by Caleb Newell and Hannah-Elizabeth Thompson
Sometimes it looked like we were dancing.
There was nothing for us to hear, we could not verbally communicate anything. And so we watched each other. We watched each other dance. The slow motion twirls and spins. We found we couldn't speed up to reach anyone else, our only means of communication being found in glimpses when we managed to catch eye contact when our spinning matched up just right.
The planet below became the center of my vision. I closed my eyes for this. I always do. It lasts for about an hour, until the blackness of space comes into view again. I sometimes imagine that the planet below is one I've never seen before. That it's inhabitants did not send me and my kind into the depths of space.
Suspended in the shadow of the planet. Freezing. But even the burning of the veins of ice creeping beneath my skin was relief compared to the hell that met us under the hateful glare of the sun.
Leo was nearest to me, perhaps twenty feet away. He was still in his suit from the job he had on the planet below. Possibly the least violent of any of us, Leo had created an extraordinarily stable life with the mortals. He had even convinced one of them that he had feelings for her. Finishing off the picture.
Past him were the others. Veronica, Leland and Tobias. The mortals had sent out a larger group of us before, much larger. Perhaps ten thousand. We had managed, using pure luck, to avoid their advanced detection methods. The world had calmed until groups of citizens, conspiracy theorists, convinced that their neighbors and co-workers and mothers-in-law were our kind, started using homemade versions of the methods used by each government.
It was the mist that did it.
The garlic mist.
Some of them flew little remote controlled planes around town, spewing the stuff into the air. This was effective enough to get one of us when it went out of range of the owner’s controller and began dropping low near a crosswalk. It was close enough for her skin and eyes to react - enough for the people around her to know.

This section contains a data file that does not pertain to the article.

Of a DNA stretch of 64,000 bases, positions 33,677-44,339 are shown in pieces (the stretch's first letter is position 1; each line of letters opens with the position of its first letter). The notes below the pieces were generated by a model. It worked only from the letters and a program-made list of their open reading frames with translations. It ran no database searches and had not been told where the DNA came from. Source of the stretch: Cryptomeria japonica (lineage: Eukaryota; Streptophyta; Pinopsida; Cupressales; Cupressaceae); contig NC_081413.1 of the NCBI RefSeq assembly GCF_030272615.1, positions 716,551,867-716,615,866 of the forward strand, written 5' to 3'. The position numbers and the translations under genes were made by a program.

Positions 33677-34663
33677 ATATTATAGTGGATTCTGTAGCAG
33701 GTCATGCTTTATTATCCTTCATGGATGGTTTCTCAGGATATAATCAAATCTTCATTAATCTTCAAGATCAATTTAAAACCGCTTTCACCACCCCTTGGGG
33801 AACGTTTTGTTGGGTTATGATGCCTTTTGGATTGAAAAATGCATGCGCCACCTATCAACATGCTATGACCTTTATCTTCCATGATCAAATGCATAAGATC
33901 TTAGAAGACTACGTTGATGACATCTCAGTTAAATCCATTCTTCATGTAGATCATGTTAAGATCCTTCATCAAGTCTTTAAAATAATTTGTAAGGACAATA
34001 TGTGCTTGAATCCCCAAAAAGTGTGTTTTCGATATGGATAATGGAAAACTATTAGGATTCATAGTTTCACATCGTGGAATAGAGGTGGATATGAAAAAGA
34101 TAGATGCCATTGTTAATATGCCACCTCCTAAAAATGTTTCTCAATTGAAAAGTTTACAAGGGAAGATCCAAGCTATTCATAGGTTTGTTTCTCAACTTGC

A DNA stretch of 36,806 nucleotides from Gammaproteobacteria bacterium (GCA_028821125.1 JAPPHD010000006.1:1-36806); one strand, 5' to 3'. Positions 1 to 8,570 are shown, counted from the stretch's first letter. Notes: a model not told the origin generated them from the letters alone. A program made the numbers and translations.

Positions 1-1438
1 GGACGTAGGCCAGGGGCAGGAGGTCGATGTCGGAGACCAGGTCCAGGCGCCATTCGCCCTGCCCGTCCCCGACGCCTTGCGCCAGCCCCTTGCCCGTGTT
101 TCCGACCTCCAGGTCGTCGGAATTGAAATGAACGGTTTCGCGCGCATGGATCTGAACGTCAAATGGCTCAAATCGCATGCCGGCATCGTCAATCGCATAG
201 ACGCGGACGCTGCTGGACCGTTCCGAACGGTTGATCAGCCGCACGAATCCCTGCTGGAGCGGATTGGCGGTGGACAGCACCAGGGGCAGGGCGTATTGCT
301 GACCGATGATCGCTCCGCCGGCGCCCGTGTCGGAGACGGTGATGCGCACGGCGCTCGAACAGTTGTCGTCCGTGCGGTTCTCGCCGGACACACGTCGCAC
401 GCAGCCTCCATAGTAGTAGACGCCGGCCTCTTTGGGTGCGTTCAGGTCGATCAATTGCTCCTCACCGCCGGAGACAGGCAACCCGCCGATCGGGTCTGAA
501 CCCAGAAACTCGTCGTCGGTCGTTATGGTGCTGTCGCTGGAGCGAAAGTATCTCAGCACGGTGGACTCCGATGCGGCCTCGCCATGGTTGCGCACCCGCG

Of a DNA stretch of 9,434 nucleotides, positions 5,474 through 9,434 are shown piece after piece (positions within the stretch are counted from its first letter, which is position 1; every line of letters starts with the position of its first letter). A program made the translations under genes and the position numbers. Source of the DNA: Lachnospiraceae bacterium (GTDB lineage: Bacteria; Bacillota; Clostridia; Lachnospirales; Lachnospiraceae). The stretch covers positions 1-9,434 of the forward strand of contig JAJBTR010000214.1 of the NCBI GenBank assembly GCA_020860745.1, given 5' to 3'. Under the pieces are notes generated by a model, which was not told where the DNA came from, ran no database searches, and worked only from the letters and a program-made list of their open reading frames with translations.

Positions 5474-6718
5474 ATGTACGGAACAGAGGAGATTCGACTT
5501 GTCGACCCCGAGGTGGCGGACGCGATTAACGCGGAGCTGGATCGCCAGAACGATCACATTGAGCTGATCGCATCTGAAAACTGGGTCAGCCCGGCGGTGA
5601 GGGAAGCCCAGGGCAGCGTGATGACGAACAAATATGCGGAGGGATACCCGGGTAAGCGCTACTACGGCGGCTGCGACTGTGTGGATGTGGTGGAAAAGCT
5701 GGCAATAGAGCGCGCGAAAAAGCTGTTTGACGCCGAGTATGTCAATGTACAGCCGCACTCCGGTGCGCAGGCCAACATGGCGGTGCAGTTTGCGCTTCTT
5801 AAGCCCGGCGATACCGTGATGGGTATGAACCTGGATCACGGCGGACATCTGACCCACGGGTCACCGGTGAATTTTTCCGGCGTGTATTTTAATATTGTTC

As for the others, they caught us by leaving the stuff everywhere. The entrance of every grocery store and coffeehouse. Doorknobs of houses and clothing hangers in department stores. No one was happy about the stench that eventually built, but after they got Veronica, the complaints fell silent out of fear and curiosity.
The mortals couldn't kill us, they couldn't trust us, they couldn't throw us in a cage somewhere; we'd be meat taking up space many places couldn't afford.
And so they sent us into space.
The first group was sent in a few pod-like things. Just stuffed in, really to the brim. One of them was kept on earth, to supposedly be sliced and diced. Good luck to them - they’ll never break his skin.
Later on, they decided that even the pods were too merciful, since they protected us from the harsh vacuum of space. They designed small ships that were designed to disintegrate in the later stages of its flight through the atmosphere, leaving us exposed as we are now. To the void outside that made the pressure of every pulse agonizing. That made it impossible to breathe. That left us with no insulation from the biting cold. And no protection from the sun.
That horrible burning star. And so our immortality becomes our greatest curse.
I would give anything to breathe again. To feel air in my lungs. Wind. Solid ground under my feet. Anything. Anything but this freezing void.
I feel a heat at my back as my dead eyes are still fixed on the planet. This isn’t normal; the sun won’t find us for another hour. An impact. Solid, excruciating, but not enough to break me. It sends me spinning out of control, but I catch a glimpse of the culprit: a small meteor. I watch it falling, a fiery tail growing behind it, the rock slowly grinding away as the atmosphere tears it apart. Eventually it disintegrates completely. Only then to I realize that I was not watching it descend below me.
I had been falling next to it. It had sent me on a path back to the planet’s surface.
I start to feel warm. The ice in my veins is thawing as the friction of the atmosphere tries to break me apart as it did the meteor. Tries, and fails. I will not die. I will survive the fall. There is so much to do on the surface. They will be made to regret what they did to us.
Finally, I will have my revenge. I will bleed them dry.
About the authors:
Hannah-Elizabeth Thompson is an escapee of Clovis, CA. She is the creative mind behind numerous internet radio shows and podcasts, most recently including A Poetry Show and the WIP Apples Over Oranges. She has a keen fascination with the human brain, and plans on pursuing a career in neurology. She can be found on twitter as @SherlockMadame.